The Green Party's new energy policy has won a cautious vote of support from the business community.
Business New Zealand said it was delighted the party had dropped its policy of creating a single electricity buyer and replaced it with more thoughtful proposals.
The Greens announced the policy in Wellington today. It reiterated the party's goal of 100 per cent renewable electricity, laid out plans to phase out fossil fuel generation, and would require power and lines companies to be more accountable and innovative.
It marked a change of direction from the joint Labour-Greens policy announced in 2013, which would have abolished the wholesale electricity market and replaced it with a single buyer charged with deciding how much power companies would be paid for their electricity.
Green co-leader James Shaw today denied the NZ Power policy was scrapped because it was unpopular. He said technology had changed so much since in the past four years that it was no longer necessary.
"The economics of renewables are changing dramatically. The price of batteries in particular has come down.
"You're seeing companies like Vector in Auckland which are investing significantly in rooftop solar and battery technology rather than poles and wires."
The Greens still plan to place new scrutiny on the wholesale electricity market by launching an independent investigation into the sector. This would look into barriers for smaller, innovative players entering or competing in the electricity market.
The party also wants to shake up lines companies, saying transmission and distribution charges have risen twice as fast as generation costs and make up a disproportionate amount of power bills.
It says 29 lines companies is a lot for a small country, and it wants them to consider mergers if this will save costs. However, energy spokesman Gareth Hughes said companies will not be forcibly merged.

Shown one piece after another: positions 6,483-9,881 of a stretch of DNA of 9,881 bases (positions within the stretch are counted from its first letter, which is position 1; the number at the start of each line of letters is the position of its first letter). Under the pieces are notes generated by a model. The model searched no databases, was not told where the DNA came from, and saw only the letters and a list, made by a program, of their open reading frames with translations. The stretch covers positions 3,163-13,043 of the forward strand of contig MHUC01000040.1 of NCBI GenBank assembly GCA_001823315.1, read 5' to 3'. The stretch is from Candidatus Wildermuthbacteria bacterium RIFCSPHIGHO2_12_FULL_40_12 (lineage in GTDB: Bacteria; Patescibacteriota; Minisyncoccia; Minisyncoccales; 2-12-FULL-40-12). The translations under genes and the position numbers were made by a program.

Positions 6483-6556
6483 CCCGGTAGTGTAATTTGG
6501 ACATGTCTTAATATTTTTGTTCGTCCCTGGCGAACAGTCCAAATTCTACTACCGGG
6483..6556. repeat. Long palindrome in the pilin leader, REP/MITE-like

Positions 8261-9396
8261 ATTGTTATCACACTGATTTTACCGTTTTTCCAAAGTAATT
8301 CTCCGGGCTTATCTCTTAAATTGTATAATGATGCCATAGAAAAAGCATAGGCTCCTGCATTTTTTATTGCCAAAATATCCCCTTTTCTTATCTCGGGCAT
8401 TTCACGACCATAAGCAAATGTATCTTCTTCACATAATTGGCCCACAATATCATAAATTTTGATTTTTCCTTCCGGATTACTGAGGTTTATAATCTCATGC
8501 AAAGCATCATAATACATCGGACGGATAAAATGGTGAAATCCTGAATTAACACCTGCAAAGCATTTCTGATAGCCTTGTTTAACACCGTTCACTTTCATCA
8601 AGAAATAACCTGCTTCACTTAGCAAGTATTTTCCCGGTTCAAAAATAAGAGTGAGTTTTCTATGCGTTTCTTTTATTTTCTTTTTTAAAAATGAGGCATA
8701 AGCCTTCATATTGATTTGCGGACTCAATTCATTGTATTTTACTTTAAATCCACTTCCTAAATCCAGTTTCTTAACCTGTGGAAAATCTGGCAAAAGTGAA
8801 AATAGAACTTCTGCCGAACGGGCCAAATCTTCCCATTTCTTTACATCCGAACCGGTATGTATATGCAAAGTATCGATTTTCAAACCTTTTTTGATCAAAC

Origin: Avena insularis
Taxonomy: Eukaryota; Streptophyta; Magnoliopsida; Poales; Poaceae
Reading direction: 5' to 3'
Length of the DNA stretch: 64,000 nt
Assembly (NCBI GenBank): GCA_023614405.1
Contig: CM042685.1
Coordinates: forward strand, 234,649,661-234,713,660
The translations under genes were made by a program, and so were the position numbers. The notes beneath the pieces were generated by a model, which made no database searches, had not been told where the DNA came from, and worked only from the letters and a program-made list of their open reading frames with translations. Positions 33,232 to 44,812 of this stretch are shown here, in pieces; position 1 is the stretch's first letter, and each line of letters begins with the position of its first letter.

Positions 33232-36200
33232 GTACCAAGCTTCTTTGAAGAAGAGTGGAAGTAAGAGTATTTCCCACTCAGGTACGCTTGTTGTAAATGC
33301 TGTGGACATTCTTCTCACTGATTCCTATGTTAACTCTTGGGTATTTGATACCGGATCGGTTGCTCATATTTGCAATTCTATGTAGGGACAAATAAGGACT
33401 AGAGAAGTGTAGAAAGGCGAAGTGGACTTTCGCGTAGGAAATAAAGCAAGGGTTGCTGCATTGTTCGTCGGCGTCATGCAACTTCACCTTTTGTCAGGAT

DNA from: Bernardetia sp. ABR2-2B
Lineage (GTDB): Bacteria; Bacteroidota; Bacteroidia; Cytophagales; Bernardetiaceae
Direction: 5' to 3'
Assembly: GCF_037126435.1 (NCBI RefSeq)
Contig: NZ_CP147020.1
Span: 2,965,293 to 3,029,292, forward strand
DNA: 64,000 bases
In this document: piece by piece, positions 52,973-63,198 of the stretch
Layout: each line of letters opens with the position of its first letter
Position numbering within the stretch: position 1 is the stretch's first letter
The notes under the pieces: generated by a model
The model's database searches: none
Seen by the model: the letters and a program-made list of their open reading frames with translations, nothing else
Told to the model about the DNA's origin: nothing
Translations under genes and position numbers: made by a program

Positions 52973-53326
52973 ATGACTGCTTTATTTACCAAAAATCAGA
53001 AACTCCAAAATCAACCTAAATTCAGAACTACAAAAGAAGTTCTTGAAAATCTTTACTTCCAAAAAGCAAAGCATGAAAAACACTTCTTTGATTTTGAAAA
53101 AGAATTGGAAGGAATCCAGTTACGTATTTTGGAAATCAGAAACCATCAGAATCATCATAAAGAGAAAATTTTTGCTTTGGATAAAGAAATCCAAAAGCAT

Lines companies will also be required to consider new technologies such as battery storage as an alternative to traditional "poles and wires" distribution.
Business New Zealand head of energy policy John Carnegie said the new policy was a "thoughtful reassessment of the NZ Power proposal".
"They're working with us and the rest of the sector to get their views on board. We think it's a steady, solid return."
He was less certain about proposals to ban new fossil fuel generation in a bid to reach the 100 per cent renewable goal, which he said "pushed the edges a wee bit".
Hughes said the goal did not necessarily spell the end for the coal-fired Huntly Power Station or other fossil fuel plants.
Thermal power stations would still be used as a back-stop, he said.
"If there is a drought year, we may need to rely on some fossil fuel generation. The Green Party is okay with that."
The Greens will also require larger electricity retailers to reduce peak demand for electricity, partly by making them offer "time of use" pricing to customers.
"Currently, the vast majority of consumers are on flat tariffs, which do not vary throughout the day to reflect the underlying costs of the system," a policy document said.
Companies will instead have to offer different prices for different times of day, to better reflect the costs of generation.
The Greens will make power companies clearly spell out what each dollar of a power bill is paying for; a move which it believes will encourage people to adopt energy-saving technology.
Households earning less than $50,000 would get a discount on their winter power bills under the Green Party's energy policy.
Aucklanders would get subsidies worth $52 a month between May to August, while people in colder regions such as Christchurch would get payments of up to $82 a month.
The initiative would extend to 520,000 households and cost around $112 million, which the party says could be covered by dividends from state-owned power companies.
Public health expert Philippa Howden-Chapman, from the University of Otago, said a quarter of New Zealanders could not heat their house for less than 10 per cent of their income.
At the same time, electricity prices were rising faster than any other country in the OECD, she said.
There was a "very, very sad causal chain" between people being unable to afford electricity and hospitalisations for illnesses related to cold, damp homes.
"There is no reason in a country which such renewable energy resources we can't do something about this and quickly."